Just as the US President-elect Joe Biden has begun to name his cabinet choices ahead of taking the helm at the White House on January 20, a pearl among women and lover of Africa and Africans, who had served in Nigeria and other parts of continent is one appointment that has struck the right chord.
At the turn of 2021, the next U.S Ambassador to the United Nations is a career diplomat who has focused her career on Africa in the past decades. Appositely, President-Elect Joe Biden has nominated Linda Thomas-Greenfield, who has been Assistant Secretary of State for African Affairs and former Director of Human Resources at the State Department.
In Nigeria, the nomination has been received with overly excitement and if you like with some gamboling against the backdrop of fears in some quarters about Biden’s African policy.
In her duty tour of Africa, she had served in Nigeria (for two and a half years), Gambia (for three years) Liberia and Kenya.
I met Ambassador Greenfield sometime early 2014 at an event in Washington, and a couple of days later, we met again at the office of the then Nigerian Ambassador to the U.S, the late Amb. Adebowale Adefuye. It was what folks these days call party-after-party. It was at the end of an event hosted at the International Drive, property of the Embassy of Nigeria at the District of Columbia, DC. She was there with her daughter and we chatted while she ate some Nigerian delicacies.
She talked about her love for Nigeria and Africa as a whole and the several policies she’s putting in place to assist Africa.
About two weeks later during the UN General Assembly in New York, due to the hellish New York traffic with over 200 world leaders and their delegations in the city, most roads in midtown were closed to traffic with the only best option — to walk down to the UN building.
I had started trekking from Times Square and after several minutes walking, the pain on my foot became unbearable due to the uncomfortable shoes I had on. So I decided to hop into a commercial city bike to navigate the traffic gridlock and ferry me to the UN Building. Just about a block or two to the UN Building I saw Amb Greenfield in another city bike too and was so shocked she recognized me and waved cheerfully tinged with a smile.
We got down eventually at the same place and exchanged pleasantries briefly.
For Ambassador Greenfield, she is always ready to talk about Africa and her experiences on the continent.
She once talked about how in April 1994 she was sent to Rwanda on an official visit to assess refugee conditions, but two days after she arrived, the plane of Rwandan President Juvénal Habyarimana was shot down, and the Rwandan genocide broke out.
Then came a terrific and life-threatening experience in line of duty. Thomas-Greenfield was mistaken for a Tutsi. Hutu soldiers held a machine gun to her head, while she begged to spare her life — “I don’t have anything to do with this. I’m not a Rwandan. I’m an American,” she quipped.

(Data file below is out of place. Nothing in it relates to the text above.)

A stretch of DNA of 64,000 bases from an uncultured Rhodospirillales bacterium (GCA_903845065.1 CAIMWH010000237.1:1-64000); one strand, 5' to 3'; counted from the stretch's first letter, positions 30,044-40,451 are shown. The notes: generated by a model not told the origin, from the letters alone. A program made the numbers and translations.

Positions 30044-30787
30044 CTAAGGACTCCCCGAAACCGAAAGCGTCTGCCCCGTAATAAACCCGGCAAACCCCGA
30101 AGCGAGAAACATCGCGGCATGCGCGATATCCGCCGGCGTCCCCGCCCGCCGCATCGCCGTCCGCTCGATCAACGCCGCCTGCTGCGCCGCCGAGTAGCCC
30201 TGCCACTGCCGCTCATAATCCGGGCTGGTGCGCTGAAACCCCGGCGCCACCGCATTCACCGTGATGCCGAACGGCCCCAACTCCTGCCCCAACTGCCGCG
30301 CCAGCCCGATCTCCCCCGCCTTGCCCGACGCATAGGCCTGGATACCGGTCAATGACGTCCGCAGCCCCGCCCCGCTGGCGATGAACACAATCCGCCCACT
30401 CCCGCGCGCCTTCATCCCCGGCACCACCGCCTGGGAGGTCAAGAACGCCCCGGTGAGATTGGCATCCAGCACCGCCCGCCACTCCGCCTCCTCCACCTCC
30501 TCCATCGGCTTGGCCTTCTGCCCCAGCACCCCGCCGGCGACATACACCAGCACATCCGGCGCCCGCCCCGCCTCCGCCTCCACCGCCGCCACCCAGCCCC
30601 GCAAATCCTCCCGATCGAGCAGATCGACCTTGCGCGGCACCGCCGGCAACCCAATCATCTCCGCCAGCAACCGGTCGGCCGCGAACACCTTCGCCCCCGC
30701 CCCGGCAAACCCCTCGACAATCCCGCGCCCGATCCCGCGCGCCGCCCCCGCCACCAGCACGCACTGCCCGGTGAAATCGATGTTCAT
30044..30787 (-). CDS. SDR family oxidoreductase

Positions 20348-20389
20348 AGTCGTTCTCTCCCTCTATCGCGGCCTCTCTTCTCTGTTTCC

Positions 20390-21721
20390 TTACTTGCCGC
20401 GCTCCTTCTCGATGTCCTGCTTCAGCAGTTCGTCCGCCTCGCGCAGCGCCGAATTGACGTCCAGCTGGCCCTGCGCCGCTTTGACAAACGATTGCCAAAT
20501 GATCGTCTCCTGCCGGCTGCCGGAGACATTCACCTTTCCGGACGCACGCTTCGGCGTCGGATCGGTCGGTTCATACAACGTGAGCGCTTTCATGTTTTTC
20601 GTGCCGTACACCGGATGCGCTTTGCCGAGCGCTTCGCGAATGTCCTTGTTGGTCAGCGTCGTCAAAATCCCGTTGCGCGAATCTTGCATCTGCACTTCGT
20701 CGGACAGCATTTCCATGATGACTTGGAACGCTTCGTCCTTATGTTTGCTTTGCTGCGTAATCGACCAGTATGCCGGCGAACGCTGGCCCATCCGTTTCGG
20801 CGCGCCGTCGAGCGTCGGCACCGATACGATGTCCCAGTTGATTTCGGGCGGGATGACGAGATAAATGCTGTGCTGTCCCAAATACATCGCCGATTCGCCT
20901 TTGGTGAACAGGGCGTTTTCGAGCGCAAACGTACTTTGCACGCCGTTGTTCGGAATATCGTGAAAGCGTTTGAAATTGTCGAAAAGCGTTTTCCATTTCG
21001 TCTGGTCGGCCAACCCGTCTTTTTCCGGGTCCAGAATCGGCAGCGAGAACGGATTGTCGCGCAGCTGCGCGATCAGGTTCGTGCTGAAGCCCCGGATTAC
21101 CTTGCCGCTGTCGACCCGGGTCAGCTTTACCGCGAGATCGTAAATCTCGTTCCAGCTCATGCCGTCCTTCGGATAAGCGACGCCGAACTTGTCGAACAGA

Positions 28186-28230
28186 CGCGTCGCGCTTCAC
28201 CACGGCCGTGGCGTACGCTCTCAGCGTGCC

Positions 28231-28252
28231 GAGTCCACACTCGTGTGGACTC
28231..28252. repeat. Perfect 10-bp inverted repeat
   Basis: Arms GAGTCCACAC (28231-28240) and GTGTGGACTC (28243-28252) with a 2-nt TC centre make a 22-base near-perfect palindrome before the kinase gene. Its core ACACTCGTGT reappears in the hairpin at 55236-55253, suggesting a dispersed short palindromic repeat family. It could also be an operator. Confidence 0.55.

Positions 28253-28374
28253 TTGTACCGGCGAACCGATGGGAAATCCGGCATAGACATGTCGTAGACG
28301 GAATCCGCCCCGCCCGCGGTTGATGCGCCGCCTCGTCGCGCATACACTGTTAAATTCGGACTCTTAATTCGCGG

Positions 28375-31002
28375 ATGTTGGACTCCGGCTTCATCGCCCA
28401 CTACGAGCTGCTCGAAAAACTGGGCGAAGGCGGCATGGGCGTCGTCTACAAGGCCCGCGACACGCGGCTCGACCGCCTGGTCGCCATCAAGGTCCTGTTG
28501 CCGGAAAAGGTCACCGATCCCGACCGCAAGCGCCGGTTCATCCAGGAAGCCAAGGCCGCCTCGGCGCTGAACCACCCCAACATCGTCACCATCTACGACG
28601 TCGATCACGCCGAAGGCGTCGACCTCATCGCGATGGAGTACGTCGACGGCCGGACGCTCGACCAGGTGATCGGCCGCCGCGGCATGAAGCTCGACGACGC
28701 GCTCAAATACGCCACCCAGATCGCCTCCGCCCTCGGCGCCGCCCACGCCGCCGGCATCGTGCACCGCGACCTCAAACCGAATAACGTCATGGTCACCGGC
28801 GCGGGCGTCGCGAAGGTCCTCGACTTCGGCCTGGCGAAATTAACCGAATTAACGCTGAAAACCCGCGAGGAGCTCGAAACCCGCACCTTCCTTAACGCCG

She then watched as the soldiers killed a Tutsi gardener. A few days later, she was allowed to leave Rwanda.
For analysts of African foreign policy, Biden’s choice is both a reaffirmation of his love and a reminder that the links that Washington still maintains with Africa are nearly all that stand between the U.S and a decidedly more humble international stature.
Ambassador Linda Thomas-Greenfield has been a committed leader with passion for the growth of Africa. I have seen firsthand her selfless service, hard work and love for the continent. She has been in the forefront of developmental policies, events and programs from the United States – African Leaders Summit to the US–Africa Business Forum and many more.
In dozens of programs I have been involved with, either with the U.S Center for Strategic and International Studies, CSIS, or the Corporate Council on Africa, CCA, the State Department, the Atlantic Council, Bureau of African Affairs and many more, she has been ever helpful, committed and held Africa high as a strategic U.S partner.
What the continent needs now is a leader who would not leave them to wonder and worry alone, but would stand with them, walk with them, celebrate with them – whatever the parade might be.
Her nomination will no doubt help to reset U.S.-Africa policy.
In the last four years, outgoing U.S. President Donald Trump made several changes to U.S. policy toward Africa. His signature, “America first” approach, was inherently skeptical of foreign involvement, especially in what he allegedly called “shithole countries” in the developing world particularly in Africa.
He opposed international trade agreements, including with African nations that he viewed as unfair to the United States. He sought to reduce U.S. funding for international organizations upon which Africa depends heavily for aids. And as a part of his administration’s shift from countering violent extremism and toward great-power competition with China and Russia, he proposed reducing the small U.S. military presence in Africa.
Trump seemed disinterested in and even contemptuous of Africa. Unlike his two immediate predecessors, he did not travel to the continent during his first term neither did he engage personally on policy issues of particular importance to Africa.
Ambassador Linda Thomas-Greenfield is not only a lover of Africa; she is also a lover of African dishes.
Born in Baker, Louisiana, circa 1952, Linda Thomas-Greenfield earned a B.A. in Political Science at Louisiana State University in 1974 and Master of Arts degree in Political Science at the University of Wisconsin in 1976.
She is a senior counselor at Albright Stonebridge Group in Washington, DC, a city I have lived for over 20 years.
With Thomas-Greenfield at the UN, Africa and especially Nigeria like a dog with two tales, will definitely find a good ally in her and assuredly, a rebound in the U.S.-Africa relations in the Biden Presidency.
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